Stepping up to him, she picked a tiny piece of lint from his lapel, then touched the flower pinned to his jacket. “I noticed. Emma isn’t. She’s as calm as she can be. You won’t believe how beautiful she is, Archer. And so damned happy. Good lord, I’m going to cry if I think about it. Thank God for waterproof mascara.” She laughed and blotted her eyes. “But in just a few minutes, she’s going to come through that door and all the last five years are going to come together just the way they were meant to. This isn’t a dream. It’s really happening. I’ll stick you with a pin if you want me to, so you believe me.”

Archer gave a quick laugh and gently folded her into a hug. “Thank you,” he whispered. “I don’t know how I’ll ever pay you back for what you’ve done.”

John cleared his throat. “Um, Archer? If you make her cry, that’s going to delay the wedding. Because then she’ll have to fix her makeup, and when the rest of the women see her crying, they’ll start.”

“Ignore him. He’s just afraid
start crying if Pip does,” Ben teased. “Remember how teary he got when he and Zanny renewed their vows?”

Everyone laughed as Archer looked at her sternly, then to John. “No tears. None of you. Not until Emma’s mine, and then you can cry all you want.”

Amelia shook her head, smiling up at him the whole time. She was pleased to see that he looked a little less nervous and had more color than he had a few minutes ago. “I’ll go see how we’re doing. Benny, come up with me?”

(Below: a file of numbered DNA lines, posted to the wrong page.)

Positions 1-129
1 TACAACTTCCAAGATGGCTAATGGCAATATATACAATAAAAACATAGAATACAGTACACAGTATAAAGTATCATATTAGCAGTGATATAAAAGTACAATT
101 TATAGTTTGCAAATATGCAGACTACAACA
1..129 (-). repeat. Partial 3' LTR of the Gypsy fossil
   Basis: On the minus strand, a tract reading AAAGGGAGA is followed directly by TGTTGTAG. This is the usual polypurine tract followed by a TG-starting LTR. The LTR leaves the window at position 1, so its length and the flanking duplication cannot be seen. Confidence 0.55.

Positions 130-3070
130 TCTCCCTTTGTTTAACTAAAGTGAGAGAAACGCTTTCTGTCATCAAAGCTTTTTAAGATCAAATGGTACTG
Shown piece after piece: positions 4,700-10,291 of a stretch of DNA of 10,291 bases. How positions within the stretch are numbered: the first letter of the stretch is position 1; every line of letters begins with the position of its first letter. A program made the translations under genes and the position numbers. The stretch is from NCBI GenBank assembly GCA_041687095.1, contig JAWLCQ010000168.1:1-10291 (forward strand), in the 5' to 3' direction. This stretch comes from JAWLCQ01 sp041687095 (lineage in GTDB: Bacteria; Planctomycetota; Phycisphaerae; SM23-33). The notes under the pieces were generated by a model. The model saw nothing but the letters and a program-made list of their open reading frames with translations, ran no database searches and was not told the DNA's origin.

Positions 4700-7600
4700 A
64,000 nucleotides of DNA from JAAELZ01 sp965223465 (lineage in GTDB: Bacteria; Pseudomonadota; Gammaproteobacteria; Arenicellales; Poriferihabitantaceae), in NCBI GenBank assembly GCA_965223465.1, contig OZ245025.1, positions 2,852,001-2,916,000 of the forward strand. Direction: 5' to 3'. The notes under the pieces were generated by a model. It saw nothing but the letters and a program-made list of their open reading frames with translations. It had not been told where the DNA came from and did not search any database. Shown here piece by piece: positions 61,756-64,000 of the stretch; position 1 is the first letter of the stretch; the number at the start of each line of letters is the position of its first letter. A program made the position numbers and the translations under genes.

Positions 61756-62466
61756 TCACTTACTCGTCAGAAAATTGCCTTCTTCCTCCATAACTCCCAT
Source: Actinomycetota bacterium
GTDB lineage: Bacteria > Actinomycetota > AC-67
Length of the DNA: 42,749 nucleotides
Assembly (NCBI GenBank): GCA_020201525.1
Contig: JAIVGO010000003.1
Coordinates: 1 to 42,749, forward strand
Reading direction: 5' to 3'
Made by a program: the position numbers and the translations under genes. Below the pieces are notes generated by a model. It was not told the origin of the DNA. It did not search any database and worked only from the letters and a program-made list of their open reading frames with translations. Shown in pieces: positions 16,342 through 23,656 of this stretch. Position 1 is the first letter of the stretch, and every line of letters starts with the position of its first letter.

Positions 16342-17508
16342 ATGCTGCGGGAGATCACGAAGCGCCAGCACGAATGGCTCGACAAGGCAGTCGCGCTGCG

“Sure. Did I mention how pretty you look today, Pip?” he asked as they walked.

“No, but thank you.”

“It’s true. You look good in purple. Sets off your coloring. You’ve gone and grown up on me. When are you going to let us find you a soul mate?”

She laughed, the sound causing several heads to turn in their direction and smiles to spread across the church.

“Benny, you’re full of flattery.”

He stopped her with a gentle hand on her arm. “It isn’t flattery if it’s the truth. You look lovely. I get the feeling you don’t quite believe that, though. Should I be worried?”

“Today isn’t about me.” She was saved from having to respond further by Owen, who poked his head through the door. “Are you ready?”

“Just about. Sydney had to excuse herself, and then we will be.”

Knowing Ben was as likely to tear up as anyone when he saw Emma, Amelia stopped him at the door. “Head on back and let Uncle Eli know we’re five minutes out. Wait two, then you all come on out.”